The truth about Newt Gingrich’s first divorce

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UPDATE: Newt Gingrich has now set up a Web site designed to combat what he calls errors, false claims and outright lies about his past. In fact, Gingrich’s Web site, not surprisingly, misrepresents the past — cleaning up old misstatements, lying about past indiscretions and generally rewriting history. In this post, I took special notice of Gingrich’s first divorce, since he and his daughter, Jackie Gingrich Cushman, have offered an account that differs in significant details from the account that the first Mrs. Gingrich, Jackie Battley Gingrich, offered at the time.
Gingrich is right to try to clean up a couple of egregious distortions that have been shunted around over the years, including the notion that Mrs. Gingrich was “dying of cancer” at the time of the divorce. In face, she is alive and well.

I’ve known Newt Gingrich for a long time. I remember when he was first elected to Congress from Georgia, and I remember his swift rise as a pugilistic, bombastic back-bencher. He can be fun in conversation if you enjoy intellectual combat, and I do. He can also be pompous, self-serving, overweening and hypocritical. He uses words as weapons, with little regard for whether what he says is actually true. If he has a moral core, it’s hard to pinpoint.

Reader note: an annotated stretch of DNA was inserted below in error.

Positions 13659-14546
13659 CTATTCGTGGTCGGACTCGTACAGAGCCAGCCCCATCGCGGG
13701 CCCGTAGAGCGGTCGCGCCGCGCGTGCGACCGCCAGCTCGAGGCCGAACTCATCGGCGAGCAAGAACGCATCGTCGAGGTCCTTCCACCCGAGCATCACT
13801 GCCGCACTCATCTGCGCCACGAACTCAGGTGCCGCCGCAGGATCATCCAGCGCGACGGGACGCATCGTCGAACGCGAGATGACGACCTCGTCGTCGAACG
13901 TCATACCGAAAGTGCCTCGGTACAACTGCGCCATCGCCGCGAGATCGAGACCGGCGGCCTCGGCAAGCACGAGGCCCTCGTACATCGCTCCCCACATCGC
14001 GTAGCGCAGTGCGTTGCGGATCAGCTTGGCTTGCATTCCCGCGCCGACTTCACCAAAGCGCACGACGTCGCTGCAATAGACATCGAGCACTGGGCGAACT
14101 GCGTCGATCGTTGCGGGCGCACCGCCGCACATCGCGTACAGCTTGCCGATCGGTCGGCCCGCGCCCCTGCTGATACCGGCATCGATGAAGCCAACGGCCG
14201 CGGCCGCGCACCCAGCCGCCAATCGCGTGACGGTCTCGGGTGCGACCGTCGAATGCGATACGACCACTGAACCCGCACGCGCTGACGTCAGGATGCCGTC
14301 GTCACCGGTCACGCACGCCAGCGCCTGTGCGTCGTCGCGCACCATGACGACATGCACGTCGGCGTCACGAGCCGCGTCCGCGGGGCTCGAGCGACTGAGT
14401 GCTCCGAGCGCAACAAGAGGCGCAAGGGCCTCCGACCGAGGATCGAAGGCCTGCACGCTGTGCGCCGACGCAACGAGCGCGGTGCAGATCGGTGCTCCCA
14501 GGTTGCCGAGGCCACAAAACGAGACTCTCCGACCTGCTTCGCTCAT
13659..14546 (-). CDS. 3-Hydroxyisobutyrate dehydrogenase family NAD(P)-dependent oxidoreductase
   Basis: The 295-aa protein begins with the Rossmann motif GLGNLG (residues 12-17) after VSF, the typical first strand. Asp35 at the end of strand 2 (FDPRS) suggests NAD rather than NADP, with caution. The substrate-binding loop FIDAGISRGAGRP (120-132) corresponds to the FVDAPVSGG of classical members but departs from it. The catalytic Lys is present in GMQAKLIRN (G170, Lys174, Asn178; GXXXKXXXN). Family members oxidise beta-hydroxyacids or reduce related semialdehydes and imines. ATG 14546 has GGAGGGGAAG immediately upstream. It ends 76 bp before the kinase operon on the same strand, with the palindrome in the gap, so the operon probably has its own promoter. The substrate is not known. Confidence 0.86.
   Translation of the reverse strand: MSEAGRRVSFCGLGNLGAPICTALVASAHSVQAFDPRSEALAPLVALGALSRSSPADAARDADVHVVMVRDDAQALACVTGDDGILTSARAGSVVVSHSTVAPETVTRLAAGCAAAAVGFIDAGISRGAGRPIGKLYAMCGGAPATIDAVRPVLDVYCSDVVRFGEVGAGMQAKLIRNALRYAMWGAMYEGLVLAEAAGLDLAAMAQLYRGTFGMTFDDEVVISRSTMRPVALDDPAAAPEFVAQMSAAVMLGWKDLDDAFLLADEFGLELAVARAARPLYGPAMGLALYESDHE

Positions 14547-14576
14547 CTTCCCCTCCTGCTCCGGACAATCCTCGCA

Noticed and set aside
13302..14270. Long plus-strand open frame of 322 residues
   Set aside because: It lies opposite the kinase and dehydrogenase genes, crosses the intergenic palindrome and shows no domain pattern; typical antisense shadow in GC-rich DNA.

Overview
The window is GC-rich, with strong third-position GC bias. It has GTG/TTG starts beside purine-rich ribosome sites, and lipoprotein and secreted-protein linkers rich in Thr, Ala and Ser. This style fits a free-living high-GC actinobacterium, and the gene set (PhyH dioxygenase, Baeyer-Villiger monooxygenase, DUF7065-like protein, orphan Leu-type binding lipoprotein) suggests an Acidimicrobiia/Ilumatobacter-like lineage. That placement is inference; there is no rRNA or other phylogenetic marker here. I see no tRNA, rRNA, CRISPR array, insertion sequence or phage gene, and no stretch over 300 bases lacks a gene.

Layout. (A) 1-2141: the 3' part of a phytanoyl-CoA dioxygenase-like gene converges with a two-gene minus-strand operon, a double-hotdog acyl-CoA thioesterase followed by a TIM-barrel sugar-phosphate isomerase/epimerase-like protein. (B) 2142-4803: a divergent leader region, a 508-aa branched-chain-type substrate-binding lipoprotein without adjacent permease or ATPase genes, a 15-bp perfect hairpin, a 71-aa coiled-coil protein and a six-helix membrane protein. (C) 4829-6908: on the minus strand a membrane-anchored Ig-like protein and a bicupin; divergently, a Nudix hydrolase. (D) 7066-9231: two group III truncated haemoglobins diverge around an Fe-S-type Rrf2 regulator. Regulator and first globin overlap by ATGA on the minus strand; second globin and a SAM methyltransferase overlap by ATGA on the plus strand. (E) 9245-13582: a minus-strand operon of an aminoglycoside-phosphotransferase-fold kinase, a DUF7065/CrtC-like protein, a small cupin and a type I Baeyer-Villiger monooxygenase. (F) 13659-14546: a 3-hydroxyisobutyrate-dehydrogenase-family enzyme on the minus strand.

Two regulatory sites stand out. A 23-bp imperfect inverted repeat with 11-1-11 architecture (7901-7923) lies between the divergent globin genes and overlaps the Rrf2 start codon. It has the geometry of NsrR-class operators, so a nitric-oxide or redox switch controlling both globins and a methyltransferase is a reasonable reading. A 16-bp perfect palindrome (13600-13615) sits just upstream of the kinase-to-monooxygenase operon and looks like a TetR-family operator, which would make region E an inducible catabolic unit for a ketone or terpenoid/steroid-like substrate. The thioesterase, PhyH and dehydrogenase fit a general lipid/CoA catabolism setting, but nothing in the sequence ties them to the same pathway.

I have known the Newtster long enough that I remember his very unpleasant divorce from his first wife, Jackie. That’s bound to come up since he’s now holding the anti-Romney chair in the parlor game that passes for a GOP presidential primary. And, over the years, he’s done a reasonably good job of playing defense on that subject, persuading many journalists that their initial reports of that divorce were wrong.

Last year, one of his daughters, Jackie Gingrich Cushman, wrote a revisionist history of the infamous hospital visit, in which she even claimed that it was her mother, Jackie, who wanted to end the marriage. Perhaps that’s true. I don’t know since I was not there.


But I do know the younger Jackie’s version of events is quite different from what her mother, Jackie Battley Gingrich, told The Washington Post in 1985. Newt’s first wife told Lois Romano:

“He can say we had been talking about it (a divorce) for tne years, but the truth is that it came as a complete surprise. He’s a great wordsmith. . .He walked out in the spring of 1980 and I retruned to Georgia. By September, I went into the hospital for my third surgery. The two girls came to see me, and said Daddy is downstairs and could he come up? When he got there, he wanted to discuss the terms of the divorce while I was recovering from surgery.”

Why bring that up when there is so much other Gingrich baggage to discuss? I just wanted to set the record straight since that was a crucial piece of my early understanding of the Newster.

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